What about that box on the form? Maybe I put a tick in it and write a note on the side to explain. Assuming they can read my bad handwriting.

Sunday, November 18, 2007

Those CAN awards

A picture, they say, is worth a thousand words. Of course, that may have been said by a visual artist, rather than writers. But who knows?

Anyway, here is a picture from the recent Leicester International Short Film Festival. It shows Gav, Alex and myself proudly holding the two awards won by Pixacillus. Bav, unfortunately had had to leave before the pic was taken.

Self satisfied? Maybe. Can you blame us for enjoying the moment?

Saturday, November 10, 2007

Missing Persons

Here is a blog article well worth looking at if you are interested in crime writing. A good bit of research into missing persons.

Monday, November 05, 2007

Pixacillus scoops at CAN

It's gone midnight but I can't sleep, so I thought I'd post this brief message on the blog. I've just got back from the Leicester International Short Film Festival ('CAN' to its friends). My short film, Pixacillus, picked up the Audience Choice Award and the Creative Leicestershire Award. So thank you to the audience and to Creative Leicestershire for that.

I say 'my' film. In reality it belongs to BRAG Films. You can find out more about BRAG and CAN by following the links above.

Sunday, November 04, 2007

Planned a Crime Novel in a Morning

A quick report back on the Grace Dieu workshop yesterday.

This workshop - planning a crime novel - is the one that gives me the most fear in prospect. What if the participants aren't responsive? What if they don't come up with any ideas for the novel plan? What if they come up with an idea that just isn't going to work?

This is the fourth time I have given this workshop, so I should know better by now (or is it the fifth?). Every group is brimming full of ideas to fit into crime novels. Worryingly, may of these ideas concern methods of killing people - though the ability to think these things and talk about them is probably very healthy. (At least, I hope so. :-) ) Either way, the group yesterday came up with a great outline for a crime story. A murder victim with a multi-layered past. Someone we don't meet in the story, but who would nevertheless have cast a long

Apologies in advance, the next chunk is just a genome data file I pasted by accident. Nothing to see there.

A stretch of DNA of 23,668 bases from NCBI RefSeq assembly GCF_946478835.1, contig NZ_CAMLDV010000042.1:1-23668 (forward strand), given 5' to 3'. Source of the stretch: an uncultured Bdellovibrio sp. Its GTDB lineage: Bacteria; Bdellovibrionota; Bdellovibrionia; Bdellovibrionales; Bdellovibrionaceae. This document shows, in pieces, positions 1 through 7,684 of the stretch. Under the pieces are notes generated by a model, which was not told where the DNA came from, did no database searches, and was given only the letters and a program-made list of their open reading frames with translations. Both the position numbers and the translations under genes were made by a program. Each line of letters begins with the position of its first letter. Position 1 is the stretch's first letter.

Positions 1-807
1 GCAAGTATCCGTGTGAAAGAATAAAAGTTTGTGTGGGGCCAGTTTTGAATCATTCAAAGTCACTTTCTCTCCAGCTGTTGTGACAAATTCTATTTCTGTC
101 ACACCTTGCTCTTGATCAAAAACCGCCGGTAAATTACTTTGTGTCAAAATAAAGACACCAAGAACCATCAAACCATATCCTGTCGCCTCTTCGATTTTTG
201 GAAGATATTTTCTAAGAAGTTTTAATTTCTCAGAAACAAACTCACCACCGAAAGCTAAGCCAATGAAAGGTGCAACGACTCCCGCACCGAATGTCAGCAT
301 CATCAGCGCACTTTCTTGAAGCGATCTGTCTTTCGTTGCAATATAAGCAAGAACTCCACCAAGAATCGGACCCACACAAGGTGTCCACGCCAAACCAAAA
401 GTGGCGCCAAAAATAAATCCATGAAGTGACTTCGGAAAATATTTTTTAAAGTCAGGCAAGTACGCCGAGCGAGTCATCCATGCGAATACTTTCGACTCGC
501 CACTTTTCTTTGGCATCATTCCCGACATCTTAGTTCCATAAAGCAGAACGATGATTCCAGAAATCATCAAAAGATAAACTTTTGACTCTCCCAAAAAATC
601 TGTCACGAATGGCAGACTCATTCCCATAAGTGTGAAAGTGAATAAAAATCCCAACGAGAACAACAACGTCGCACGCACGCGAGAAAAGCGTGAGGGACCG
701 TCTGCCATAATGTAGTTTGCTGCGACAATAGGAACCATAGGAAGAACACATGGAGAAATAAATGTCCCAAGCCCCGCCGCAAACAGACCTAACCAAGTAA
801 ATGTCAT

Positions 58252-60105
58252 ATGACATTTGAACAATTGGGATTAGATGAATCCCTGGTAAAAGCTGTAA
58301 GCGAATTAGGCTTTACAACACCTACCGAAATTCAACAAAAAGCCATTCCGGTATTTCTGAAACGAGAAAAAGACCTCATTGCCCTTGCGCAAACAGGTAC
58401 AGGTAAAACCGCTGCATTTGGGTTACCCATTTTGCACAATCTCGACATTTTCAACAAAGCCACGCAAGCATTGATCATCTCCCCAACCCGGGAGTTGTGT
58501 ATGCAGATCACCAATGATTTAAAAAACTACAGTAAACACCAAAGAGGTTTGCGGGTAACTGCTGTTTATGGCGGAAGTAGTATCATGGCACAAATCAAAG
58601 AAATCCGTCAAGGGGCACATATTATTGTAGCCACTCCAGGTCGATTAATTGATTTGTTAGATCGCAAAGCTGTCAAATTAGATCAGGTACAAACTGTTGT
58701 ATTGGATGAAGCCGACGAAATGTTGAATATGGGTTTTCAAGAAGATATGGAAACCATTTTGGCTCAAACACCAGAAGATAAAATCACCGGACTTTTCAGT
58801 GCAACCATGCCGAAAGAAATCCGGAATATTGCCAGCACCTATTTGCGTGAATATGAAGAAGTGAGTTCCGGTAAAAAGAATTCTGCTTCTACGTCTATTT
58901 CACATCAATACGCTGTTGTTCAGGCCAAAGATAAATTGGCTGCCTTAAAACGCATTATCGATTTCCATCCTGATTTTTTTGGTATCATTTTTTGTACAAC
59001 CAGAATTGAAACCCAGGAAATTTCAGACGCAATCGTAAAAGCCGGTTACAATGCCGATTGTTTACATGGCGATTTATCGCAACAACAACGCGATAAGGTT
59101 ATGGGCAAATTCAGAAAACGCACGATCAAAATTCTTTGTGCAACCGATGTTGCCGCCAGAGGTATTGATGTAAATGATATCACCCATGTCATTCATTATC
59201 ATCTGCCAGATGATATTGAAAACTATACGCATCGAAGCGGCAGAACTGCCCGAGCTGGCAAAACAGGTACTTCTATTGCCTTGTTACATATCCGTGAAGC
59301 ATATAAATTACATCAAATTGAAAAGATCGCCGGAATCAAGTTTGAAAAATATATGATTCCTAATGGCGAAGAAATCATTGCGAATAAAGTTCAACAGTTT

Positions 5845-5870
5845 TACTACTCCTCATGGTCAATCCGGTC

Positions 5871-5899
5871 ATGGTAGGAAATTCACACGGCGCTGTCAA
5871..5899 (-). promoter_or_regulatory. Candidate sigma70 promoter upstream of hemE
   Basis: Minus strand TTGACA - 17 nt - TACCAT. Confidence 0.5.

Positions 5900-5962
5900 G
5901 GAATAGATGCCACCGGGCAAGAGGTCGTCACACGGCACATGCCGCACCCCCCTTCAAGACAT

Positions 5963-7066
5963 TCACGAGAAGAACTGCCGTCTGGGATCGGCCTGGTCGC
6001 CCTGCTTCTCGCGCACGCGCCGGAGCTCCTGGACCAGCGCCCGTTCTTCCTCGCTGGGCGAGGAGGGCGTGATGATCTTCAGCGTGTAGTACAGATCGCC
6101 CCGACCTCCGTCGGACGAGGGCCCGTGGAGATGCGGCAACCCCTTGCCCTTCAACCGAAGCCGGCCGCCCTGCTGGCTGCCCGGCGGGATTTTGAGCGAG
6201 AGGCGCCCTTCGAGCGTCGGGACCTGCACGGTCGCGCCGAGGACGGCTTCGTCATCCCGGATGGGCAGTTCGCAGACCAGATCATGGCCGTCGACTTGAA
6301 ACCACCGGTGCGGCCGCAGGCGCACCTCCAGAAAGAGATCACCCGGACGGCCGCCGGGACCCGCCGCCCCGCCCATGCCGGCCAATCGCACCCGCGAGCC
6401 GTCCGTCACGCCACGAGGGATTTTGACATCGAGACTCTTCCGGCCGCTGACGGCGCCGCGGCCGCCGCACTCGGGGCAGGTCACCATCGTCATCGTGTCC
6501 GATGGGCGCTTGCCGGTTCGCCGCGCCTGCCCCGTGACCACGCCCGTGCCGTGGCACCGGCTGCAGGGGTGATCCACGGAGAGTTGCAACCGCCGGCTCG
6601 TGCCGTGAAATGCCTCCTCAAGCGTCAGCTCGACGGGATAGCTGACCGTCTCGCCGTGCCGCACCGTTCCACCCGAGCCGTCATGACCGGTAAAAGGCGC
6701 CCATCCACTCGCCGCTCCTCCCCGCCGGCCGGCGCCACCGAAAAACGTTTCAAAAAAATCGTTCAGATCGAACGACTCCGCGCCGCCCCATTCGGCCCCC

shadow over everything that happened.

Home in the evening and exhausted. Riding the wild horse of this particular workshop does tend to leave me mentally zapped. Happy though.

Thursday, November 01, 2007

Planning a Crime Novel in a Morning

On Saturday morning, I'm heading back to see my friends at the Grace Dieu writers' group to give a crime writing workshop. Perhaps I should correct that statement. It isn't really going to be a workshop about writing. We'll be playing around with crime stories. We'll be planning a novel - working out the main moments of change that will drive the story forward. But I don't think we'll be doing much writing. I suppose the term would be storycraft.

Then, on Saturday afternoon, I'm going to be attending a comedy writing workshop given by the writer Mary Essinger. That, I am much looking forward to.

And then on Saturday and Sunday evenings there is CAN - the Leicester International Short Film Festival when all the people who took part in making Pixacillus will have a chance to see it on the big screen.